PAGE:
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Waterways Through Time – Season 2

What impact did the Vikings and the Normans have on Ireland’s inland waterways? How did Turlough O’Connor earn the moniker ‘King of the Water’? How did the Knights Templar use the waterways during the Anglo-Norman invasion? Those are just some of the questions historian Turtle Bunbury tackles in the second series of the award-winning ‘Waterways Through Time’ podcast.

Commissioned by Waterways Ireland, the eight-part series also looks at the history of Ireland’s inland waterways in more recent times.

This includes the voyage of the Guinness barges from St James Gate in Dublin along the canals through the Irish countryside; the story of the 45M barge, which sank on Lough Derg in 1946 with the loss of three crew members and was raised in 1975 and subsequently restored, and what exciting artefacts underwater archaeology of Irish waterways has revealed.

Chief Executive of Waterways Ireland, John McDonagh said: “Ireland’s inland waterways, of which Waterways Ireland is a custodian, have a fascinating history. We are delighted to work with Turtle Bunbury to uncover these stories and to bring them to life for a new audience. This research, in turn, augments Waterways Ireland’s fantastic archive, which covers more than 200 years of Ireland’s waterways. I would encourage anyone interested in this history to check out the more than 7,000 records on file. These include engineering drawings, dating from the 1800s, photo archives and film charting lives spent on the water.”

Renowned historian Turtle Bunbury developed and presents the series, which contains a mix of stories, historical events and contemporary interviews.

“When you slow down the past, it becomes increasingly clear how much the island’s inland waterways have played in the evolution of our history. The Vikings recognised rivers as the arteries which gave this country life, and they ruthlessly exploited them to their benefit. The Normans and Gaelic kings did likewise.

“The waterways were our borders, our highways, our supply corridors, our everything. A strong sense of that pivotal role continues to the present day, as became quite clear when I enjoyed a series of fascinating interviews for this new series with an underwater archaeologist, a canal historian, the owner of an epic barge and an eloquent boating guru.’

Waterways Through Time won Bronze for Best Podcast at the 2023 Digital Media Awards.

Episode 1: The Vikings

 

In this episode Turtle Bunbury charts the impact of the Vikings on the Shannon, the Erne, the Barrow and the Bann

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Series 2 Episode 2: Turlough O'Connor, King of the Water image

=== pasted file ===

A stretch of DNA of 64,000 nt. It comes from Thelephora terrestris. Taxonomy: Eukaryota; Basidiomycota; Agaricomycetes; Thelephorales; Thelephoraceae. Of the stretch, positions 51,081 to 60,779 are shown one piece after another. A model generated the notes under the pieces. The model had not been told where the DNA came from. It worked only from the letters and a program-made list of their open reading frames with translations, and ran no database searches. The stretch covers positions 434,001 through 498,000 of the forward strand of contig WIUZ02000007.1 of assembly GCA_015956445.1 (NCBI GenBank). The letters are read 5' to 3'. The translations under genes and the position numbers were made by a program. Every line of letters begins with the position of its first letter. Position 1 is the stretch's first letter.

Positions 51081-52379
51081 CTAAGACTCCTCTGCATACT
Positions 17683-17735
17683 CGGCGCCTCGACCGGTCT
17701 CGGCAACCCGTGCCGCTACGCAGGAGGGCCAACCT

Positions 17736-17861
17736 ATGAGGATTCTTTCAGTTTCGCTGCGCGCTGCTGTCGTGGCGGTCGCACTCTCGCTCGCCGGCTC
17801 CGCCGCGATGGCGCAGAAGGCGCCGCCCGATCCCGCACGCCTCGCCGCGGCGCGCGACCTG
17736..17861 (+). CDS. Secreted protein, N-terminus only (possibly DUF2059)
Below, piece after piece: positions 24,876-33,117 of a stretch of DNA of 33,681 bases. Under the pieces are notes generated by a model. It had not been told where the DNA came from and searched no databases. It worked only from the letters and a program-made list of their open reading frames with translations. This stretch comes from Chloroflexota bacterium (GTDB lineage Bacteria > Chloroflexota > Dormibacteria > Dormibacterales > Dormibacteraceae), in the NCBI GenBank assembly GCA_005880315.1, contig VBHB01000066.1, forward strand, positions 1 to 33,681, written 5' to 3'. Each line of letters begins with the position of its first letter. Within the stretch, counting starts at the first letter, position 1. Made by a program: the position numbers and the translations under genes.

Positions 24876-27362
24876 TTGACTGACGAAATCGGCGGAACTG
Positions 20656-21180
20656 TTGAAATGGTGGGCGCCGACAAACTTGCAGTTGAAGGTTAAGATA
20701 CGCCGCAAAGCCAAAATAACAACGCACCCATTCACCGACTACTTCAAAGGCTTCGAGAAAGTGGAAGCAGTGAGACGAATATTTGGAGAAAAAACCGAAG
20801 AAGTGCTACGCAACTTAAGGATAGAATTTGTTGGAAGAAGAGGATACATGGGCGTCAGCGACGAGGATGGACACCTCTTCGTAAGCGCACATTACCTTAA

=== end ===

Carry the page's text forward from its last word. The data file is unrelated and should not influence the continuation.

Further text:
Episode 2: Turlough O’Connor, King of the Water

 

The O’Connor king’s 35-year rule reshaped the Shannon region with a powerful fleet, bridges, castles, and a new border against southern and eastern foes.

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Series 2 Episode 3: The Normans image

Episode 3: The Normans

 

Turtle Bunbury delves into the fascinating realm of the Normans who dominated the waterways

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Series 2 Episode 4: The Maguires, Kings of Fermanagh image

Episode 4: The Maguires, Kings of Fermanagh

 

The Maguires, kings of Fermanagh, were once among the most prominent dynasties in the north-west of Ireland. At their peak, their fleet of white sail boats gave them complete dominance of the waterways in and around Lough Erne, where they built the first castle at Enniskillen. This is the story of their rise and all. Join Turtle Bunbury as he explores the Maguires, Chieftains of Fermanagh between the 14th and 17th centuries.

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Series 2 Episode 5: The Secrets of the Barrow image

Episode 5: The Secrets of the Barrow

 

Boating guru Cliff Reid of boatrips.ie discusses the glorious historical, geographical and natural elements of the River Barrow, the second longest river in Ireland.

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Series 2 Episode 6: The Voyage from St. James's Gate image

Episode 6: The Voyage from St. James’s Gate

 

In this episode historian Cathy Scuffil recalls the sight of barges laden with Guinness barrels voyaging through the Irish countryside.

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Series 2 Episode 7: 45M image

Episode 7: The Story of 45M

 

Susie Cootes, owner of the 45M, recounts the tragic sinking of 1945 and the subsequent recovery of the boat in 1976 by her father.

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Series 2 Episode 8: Hidden Treasures of the Waterways image

Episode 8: What Lies Beneath – Hidden Treasures of the Waterways

 

Turtle talks with marine archaeologist, Dr Connie Kelleher, about the exciting revelations of underwater archaeology on Irish waterways from Neolithic logboats to battle debris to the treasures of the modern age. Turtle interviews Dr. Connie Kelleher, a marine archaeologist, about the captivating discoveries of underwater archaeology in Irish waterways.

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